Prestigious early Roman gardens across the Empire: the significance of gardens and horticultural trends evidenced by pollen

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The present study has two main goals. The first is to reconstruct the botanical components that grew in the impressive garden of Villa Arianna (Stabiae). The garden, which was extensively destroyed and covered by tephra ash in 79 CE, is considered the largest peristyle garden in the Vesuvian region. Its plants were revealed based on a unique palynological-archaeological method involving the extraction of pollen from plaster attached to structures that faced the garden. The second aim is to compare this prestigious garden with other early elite Roman gardens, located in the eastern part of the Empire, to trace the importation of plants, horticultural trends, etc. For this purpose, gardens of Herod the Great, the client king of Judaea, which the author recently studied palynologically (in Caesarea, Herodium and Jericho), were compared with the new pollen results of Villa Arianna. The comparison between the gardens’ botanical components and their different landscapes led to the following conclusions: (1) Plants were imported from both ends of the Empire as elite products (rather than cash crops). Hazelnut (Corylus) and cedar (Cedrus) were introduced from west to east, while the date palm (Phoenix dactylifera) was introduced along an east-west axis. (2) The gardening trend of tree dwarfism was observed both at Villa Arianna and Jericho. (3) The gardens flourished in challenging habitats. At Villa Arianna and Caesarea, efforts were devoted to sustaining splendid gardens in the relatively harsh, saline Mediterranean Sea environment; at Herodium and Jericho, special efforts were required for the success of Mediterranean plants in semi-arid climate. (4) Herod’s mausoleum garden in Herodium, whose dark evergreen trees on the whitish slopes of the artificial tumulus could be seen from the Temple in Jerusalem, may have been inspired by the architectural arrangement of the Pantheon and the Mausoleum of Augustus, the patron of Herod.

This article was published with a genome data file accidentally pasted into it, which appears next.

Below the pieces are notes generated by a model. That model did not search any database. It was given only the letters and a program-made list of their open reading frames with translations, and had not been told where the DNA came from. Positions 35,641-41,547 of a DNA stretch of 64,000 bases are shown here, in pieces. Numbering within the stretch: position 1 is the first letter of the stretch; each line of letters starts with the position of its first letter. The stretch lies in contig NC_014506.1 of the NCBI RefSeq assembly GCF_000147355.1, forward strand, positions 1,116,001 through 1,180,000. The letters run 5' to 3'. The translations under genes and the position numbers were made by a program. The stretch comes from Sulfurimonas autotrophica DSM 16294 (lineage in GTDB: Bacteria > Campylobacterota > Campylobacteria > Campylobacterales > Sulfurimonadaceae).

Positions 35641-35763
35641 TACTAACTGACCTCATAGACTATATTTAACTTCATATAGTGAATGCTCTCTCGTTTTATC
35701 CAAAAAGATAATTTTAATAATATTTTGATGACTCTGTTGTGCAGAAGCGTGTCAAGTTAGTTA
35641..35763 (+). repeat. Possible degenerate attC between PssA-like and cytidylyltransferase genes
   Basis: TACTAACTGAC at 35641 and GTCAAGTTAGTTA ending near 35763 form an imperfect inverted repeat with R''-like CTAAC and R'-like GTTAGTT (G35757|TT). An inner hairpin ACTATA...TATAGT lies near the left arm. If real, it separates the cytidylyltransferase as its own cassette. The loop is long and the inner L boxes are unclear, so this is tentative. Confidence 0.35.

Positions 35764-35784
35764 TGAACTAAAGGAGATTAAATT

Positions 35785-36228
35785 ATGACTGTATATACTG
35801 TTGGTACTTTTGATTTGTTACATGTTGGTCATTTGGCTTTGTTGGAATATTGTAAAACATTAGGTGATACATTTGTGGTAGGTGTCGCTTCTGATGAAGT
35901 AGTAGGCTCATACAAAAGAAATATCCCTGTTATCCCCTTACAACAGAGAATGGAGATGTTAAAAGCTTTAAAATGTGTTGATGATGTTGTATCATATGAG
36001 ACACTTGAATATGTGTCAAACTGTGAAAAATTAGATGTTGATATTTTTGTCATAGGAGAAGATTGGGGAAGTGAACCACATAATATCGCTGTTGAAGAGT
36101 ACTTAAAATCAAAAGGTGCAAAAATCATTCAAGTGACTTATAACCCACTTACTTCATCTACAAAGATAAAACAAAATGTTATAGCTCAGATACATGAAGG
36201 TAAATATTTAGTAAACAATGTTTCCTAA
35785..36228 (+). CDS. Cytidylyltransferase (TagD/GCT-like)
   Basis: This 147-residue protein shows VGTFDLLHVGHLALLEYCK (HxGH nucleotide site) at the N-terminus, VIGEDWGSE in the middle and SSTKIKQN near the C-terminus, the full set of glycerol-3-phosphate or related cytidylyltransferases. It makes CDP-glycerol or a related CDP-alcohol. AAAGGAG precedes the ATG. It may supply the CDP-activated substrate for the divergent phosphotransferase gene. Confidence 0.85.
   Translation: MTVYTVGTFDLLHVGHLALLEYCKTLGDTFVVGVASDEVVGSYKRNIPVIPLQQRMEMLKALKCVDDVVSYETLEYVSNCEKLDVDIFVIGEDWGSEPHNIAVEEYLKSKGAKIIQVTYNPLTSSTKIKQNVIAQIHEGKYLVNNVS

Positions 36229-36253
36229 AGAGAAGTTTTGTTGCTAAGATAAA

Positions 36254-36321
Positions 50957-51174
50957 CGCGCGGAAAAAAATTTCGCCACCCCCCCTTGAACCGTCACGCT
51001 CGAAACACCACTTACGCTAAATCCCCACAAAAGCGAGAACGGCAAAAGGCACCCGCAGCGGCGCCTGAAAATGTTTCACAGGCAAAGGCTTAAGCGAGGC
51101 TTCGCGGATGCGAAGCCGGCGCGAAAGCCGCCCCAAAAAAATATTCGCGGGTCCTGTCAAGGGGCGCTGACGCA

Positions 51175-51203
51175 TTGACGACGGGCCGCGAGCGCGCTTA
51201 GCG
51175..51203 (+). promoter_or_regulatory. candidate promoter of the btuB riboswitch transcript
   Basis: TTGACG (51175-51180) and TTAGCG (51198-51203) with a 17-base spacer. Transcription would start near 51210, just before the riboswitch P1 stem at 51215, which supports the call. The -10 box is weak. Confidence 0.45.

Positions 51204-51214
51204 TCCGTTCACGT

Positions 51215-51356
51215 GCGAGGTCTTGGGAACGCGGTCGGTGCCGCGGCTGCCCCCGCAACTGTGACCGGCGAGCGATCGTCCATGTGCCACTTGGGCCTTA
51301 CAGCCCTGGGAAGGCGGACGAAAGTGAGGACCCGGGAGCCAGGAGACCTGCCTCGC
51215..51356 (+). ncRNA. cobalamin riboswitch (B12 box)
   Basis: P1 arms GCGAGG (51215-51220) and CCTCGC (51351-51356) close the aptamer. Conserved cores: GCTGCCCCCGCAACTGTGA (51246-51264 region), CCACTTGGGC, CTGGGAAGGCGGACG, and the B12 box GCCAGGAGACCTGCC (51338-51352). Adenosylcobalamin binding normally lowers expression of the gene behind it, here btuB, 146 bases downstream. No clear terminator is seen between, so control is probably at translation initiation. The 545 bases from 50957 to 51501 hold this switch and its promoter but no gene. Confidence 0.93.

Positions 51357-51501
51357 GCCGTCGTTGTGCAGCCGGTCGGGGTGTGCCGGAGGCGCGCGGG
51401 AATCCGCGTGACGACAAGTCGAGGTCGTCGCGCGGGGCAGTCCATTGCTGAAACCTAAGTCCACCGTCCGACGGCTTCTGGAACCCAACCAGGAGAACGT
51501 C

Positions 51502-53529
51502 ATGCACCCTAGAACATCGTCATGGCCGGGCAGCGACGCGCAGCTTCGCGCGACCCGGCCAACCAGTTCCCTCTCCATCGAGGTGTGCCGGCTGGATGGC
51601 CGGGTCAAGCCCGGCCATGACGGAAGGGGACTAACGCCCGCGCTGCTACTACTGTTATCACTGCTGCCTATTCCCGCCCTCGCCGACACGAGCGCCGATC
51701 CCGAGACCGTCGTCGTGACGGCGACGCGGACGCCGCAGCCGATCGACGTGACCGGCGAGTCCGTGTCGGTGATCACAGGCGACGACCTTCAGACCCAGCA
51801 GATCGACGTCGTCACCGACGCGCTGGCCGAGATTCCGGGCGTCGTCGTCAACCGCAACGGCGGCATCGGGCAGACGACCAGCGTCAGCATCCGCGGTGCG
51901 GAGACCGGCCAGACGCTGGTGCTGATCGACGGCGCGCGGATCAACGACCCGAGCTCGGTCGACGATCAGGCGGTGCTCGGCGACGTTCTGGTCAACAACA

Original languageEnglish
Pages (from-to)1-17
Number of pages17
Issue number4
StatePublished - 2022


  • King Herod
  • Roman Empire
  • Roman gardens
  • Stabiae
  • Villa Arianna
  • ancient gardens
  • pollen-plaster

All Science Journal Classification (ASJC) codes

  • Palaeontology


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